Should the grade-level a student is in be based entirely on how old he is or at least partially on how skilled he is? This is the fundamental question underlying the debate over social promotion — the practice of moving students to the next grade regardless of whether they have acquired the minimal skills covered in the previous grade. Advocates of social promotion suggest that it is best to group students by age rather than by skill. Students who are held back a grade are separated from their age-peers and, the argument goes, this social disruption harms them academically. Opponents of social promotion favor requiring students to demonstrate minimal skills on a standardized test before they receive automatic promotion to the next grade.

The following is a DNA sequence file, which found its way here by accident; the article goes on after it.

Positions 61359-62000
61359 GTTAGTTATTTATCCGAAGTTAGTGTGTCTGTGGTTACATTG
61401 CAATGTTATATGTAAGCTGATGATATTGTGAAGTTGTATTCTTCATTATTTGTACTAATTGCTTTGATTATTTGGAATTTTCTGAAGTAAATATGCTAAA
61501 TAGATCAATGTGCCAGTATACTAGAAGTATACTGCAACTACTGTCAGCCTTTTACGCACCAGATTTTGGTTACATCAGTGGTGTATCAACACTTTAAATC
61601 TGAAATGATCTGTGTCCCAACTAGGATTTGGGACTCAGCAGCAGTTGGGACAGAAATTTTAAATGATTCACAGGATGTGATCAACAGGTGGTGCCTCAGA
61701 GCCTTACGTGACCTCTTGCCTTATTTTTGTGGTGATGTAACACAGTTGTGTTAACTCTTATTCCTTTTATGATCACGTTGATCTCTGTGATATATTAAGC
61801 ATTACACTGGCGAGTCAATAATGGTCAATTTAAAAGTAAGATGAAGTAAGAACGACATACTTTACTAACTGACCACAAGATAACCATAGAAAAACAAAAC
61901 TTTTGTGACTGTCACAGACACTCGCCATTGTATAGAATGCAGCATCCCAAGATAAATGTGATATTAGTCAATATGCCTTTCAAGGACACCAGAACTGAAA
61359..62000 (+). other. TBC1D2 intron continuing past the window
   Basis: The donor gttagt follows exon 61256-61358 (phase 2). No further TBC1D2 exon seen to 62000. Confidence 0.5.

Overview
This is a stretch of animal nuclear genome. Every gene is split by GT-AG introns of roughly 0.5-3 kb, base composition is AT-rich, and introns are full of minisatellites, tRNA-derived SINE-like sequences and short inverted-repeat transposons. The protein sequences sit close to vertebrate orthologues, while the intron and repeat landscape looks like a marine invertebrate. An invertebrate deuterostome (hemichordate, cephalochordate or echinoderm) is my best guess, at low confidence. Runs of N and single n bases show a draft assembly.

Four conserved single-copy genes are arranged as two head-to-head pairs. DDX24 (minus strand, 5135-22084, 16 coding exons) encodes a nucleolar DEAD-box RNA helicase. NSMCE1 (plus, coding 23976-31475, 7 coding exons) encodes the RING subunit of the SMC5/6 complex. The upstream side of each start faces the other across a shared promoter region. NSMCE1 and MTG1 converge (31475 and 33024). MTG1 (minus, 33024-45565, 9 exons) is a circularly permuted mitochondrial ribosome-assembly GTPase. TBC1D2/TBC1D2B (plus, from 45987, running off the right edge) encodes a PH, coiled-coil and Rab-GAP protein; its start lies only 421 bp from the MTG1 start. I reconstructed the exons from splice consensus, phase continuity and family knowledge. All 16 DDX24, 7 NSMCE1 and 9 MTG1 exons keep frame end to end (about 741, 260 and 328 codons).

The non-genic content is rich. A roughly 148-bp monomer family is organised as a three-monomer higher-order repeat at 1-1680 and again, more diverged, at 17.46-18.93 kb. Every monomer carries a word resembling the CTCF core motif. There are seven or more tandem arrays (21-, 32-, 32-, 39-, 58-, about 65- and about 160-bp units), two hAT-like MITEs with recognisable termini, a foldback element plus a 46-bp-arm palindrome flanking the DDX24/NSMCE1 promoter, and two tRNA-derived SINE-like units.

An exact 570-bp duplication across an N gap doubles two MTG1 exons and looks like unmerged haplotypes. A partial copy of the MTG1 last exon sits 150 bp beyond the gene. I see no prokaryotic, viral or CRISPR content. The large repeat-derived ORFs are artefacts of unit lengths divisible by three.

Until now the bulk of the research favored social promotion. Most studies found that students who were retained tended to fare less well academically than demographically similar students who were promoted. The problem with this previous research is that it was never entirely clear whether retained students did worse because they were retained or because whatever caused them to be retained led to worse outcomes. This is especially a problem because these previous studies examined retention based on educator discretion. If teachers decide that one student should be retained while another demographically similar student should be promoted, they probably know something about those students that suggests that the promoted student has better prospects than the retained student. When researchers match students on recorded demographic factors they cannot observe or control statistically for what a teacher saw that led that teacher to promote one student while retaining the other.